What 10 sections recruiters and hiring managers are looking for in a maintenance and repair resume
1. Your short bio
This is your chance to quickly define yourself in a recruiter’s mind. Include it right under your name, so that they can’t overlook it. These few words make a statement about who you are and what you’re looking for. This contextualizes the rest of your maintenance and repair resume, making all of your other resume sections that much more effective.
2. Your top strengths
Make this section a direct response to the job description. As we mentioned at the beginning, the resume writing process should start with you reading the job description carefully and write all the keywords from it down. Look at what traits the employer is expecting from you and try to include them in your top strengths section. However, this is also the time to use the “show don’t tell” methodology. Be sure to back up the strengths you’re claiming wherever you can. This could be a story or some metrics, for example. This will truly help your maintenance and repair resume to stand out.
3. Your experience
Every maintenance and repair resume includes an experience section, so how can you use yours to truly stand out? The first thing is to structure it the right way and keep it chronological - start from to most recent position and continue further down. Then, be sure you don’t overwhelm the reader with too many positions or unnecessary detail. Consider what information they need and provide it in the most efficient way possible.
When describing your experience, be sure to be as specific as possible. The majority of your bullet points should answer the question “ What impact did you have in your previous position?” Avoid listing responsibilities, as that’s what most of candidates do. Below, you can see how Scott Richard’s maintenance and repair resume showcases his experience as a mechanic with a focus on impact and more detail about how he achieved each.
4. What makes you unique
Companies don’t just hire a resume, they hire a person. That’s why it makes sense to devote a portion of your legal resume to showing what makes you unique as a person. This is also a good place to include information relevant to the position you’re applying for but which doesn’t naturally fit into other sections. One of our favorite ways to do this is using Enhancv’s “my time” section as Scott has done here.
5. Your languages
Whether or not your particular legal work environment is multilingual, showing that you speak multiple languages increases the likelihood you’ll get hired. Why? It shows dedication, intellectual ability, and curiosity. It will also open more doors for you, especially if you want to join a multinational company.
6. What makes you proud
Have you ever tried to answer this question for yourself? It’s a great way to discover new things about your personality and attitude towards life and work. You don’t need to focus on the proud moments in your personal life, but also the professional one. Was there some situation in your previous company which changed something? Have you failed a company? This kind of valuable information helps you demonstrate that you have the qualities an employer is looking for but which don’t fit into any other section. It’s also a fantastic place to demonstrate culture fit, and make yourself more memorable to recruiters.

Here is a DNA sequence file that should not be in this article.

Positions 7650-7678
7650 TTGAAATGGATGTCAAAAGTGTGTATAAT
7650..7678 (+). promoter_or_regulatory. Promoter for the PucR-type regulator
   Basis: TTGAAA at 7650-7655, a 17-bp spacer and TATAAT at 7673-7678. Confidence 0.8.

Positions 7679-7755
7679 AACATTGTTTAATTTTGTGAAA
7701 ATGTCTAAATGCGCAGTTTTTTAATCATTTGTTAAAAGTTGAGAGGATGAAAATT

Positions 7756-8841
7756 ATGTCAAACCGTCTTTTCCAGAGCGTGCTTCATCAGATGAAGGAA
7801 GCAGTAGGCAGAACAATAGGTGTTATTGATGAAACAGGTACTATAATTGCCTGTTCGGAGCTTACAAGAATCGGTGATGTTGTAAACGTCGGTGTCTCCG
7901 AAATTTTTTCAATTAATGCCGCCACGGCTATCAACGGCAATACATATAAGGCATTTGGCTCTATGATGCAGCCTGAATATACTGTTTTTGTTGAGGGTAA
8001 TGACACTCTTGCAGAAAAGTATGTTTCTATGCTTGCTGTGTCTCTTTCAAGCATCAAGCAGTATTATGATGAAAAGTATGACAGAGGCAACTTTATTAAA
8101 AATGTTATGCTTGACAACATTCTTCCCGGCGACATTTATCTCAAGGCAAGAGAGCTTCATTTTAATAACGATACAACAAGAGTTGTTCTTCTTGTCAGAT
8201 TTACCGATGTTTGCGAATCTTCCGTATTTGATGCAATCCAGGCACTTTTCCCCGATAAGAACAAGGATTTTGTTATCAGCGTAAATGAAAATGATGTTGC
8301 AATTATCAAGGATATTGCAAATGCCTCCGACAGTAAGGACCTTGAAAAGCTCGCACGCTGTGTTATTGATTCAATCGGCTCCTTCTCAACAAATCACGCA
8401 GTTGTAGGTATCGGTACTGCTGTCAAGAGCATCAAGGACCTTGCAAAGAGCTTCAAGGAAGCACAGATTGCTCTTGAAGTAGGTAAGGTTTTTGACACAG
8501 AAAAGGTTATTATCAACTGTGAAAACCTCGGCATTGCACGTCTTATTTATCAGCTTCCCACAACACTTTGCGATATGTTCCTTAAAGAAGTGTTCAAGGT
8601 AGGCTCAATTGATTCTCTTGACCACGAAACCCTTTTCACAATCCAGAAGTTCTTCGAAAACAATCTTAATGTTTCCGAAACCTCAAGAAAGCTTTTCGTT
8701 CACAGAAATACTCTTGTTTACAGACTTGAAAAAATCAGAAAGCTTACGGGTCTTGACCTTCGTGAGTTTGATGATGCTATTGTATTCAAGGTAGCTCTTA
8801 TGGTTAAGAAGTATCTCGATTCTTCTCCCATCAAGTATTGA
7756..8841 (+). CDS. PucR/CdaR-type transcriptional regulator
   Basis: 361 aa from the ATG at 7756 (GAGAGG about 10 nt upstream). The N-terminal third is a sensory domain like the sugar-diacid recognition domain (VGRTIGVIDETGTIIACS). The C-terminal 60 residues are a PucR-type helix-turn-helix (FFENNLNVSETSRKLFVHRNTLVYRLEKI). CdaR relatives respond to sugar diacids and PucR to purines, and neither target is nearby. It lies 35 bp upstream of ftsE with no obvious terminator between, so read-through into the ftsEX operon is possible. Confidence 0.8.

7. Your life philosophy
Much like your short bio section, including a brief life philosophy can add powerful context to the rest of your resume. If you have a core belief that guides how you approach your maintenance job, this is the place to include it in. It can be as general or specific as you need, just be sure it speaks to who you are and relates to the job description if possible.
8. Your favorite books
Is there a book which inspired you to become a maintenance and repair specialist? Are there books which define how you approach your job? This is the place to include them in. Rather than just including any books you love, this section does best when you use it to highlight important influences and inspirations which impact how you do your job every day. It can also include books which taught you new skills to do your job better.
9. Your contact information
There’s a good chance you’re rolling your eyes and thinking this is obvious. But our experience showed that people still have some unanswered questions when it comes to this section, and plenty of applicants actually get this section wrong. So consider how you’d like to be contacted, whether your email is professional enough, and how easy you’re making it for the recruiter to get in touch.
10. Your education
Your maintenance and repair education is a great addition your resume. In your space it might be more important to see the amount of experience, but including your education can do no harm at all. Consider what details you’d like to include alongside the basics. If you include your GPA, make sure it’s high enough. Scott did a great job with his education section.
How to get a referral on LinkedIn for the Maintenance and Repair role you want
In most cases, the most effective thing you can do to improve your chances of getting hired is to get referred to a position. Referred employees are hired 60% of the time compared to everyone else who make it to an interview just 2% of the time. Needless to say, investing in the kind of personal connections and networks you need to get such a referral is invaluable.
So before you start applying, be sure to check your 1st and 2nd degree contacts in both LinkedIn and in any other relevant groups you may belong to. If you don’t have strong connections in the industry you’re looking to establish yourself in, start making them now!
Check out our guide on getting referrals for any job you’re applying for.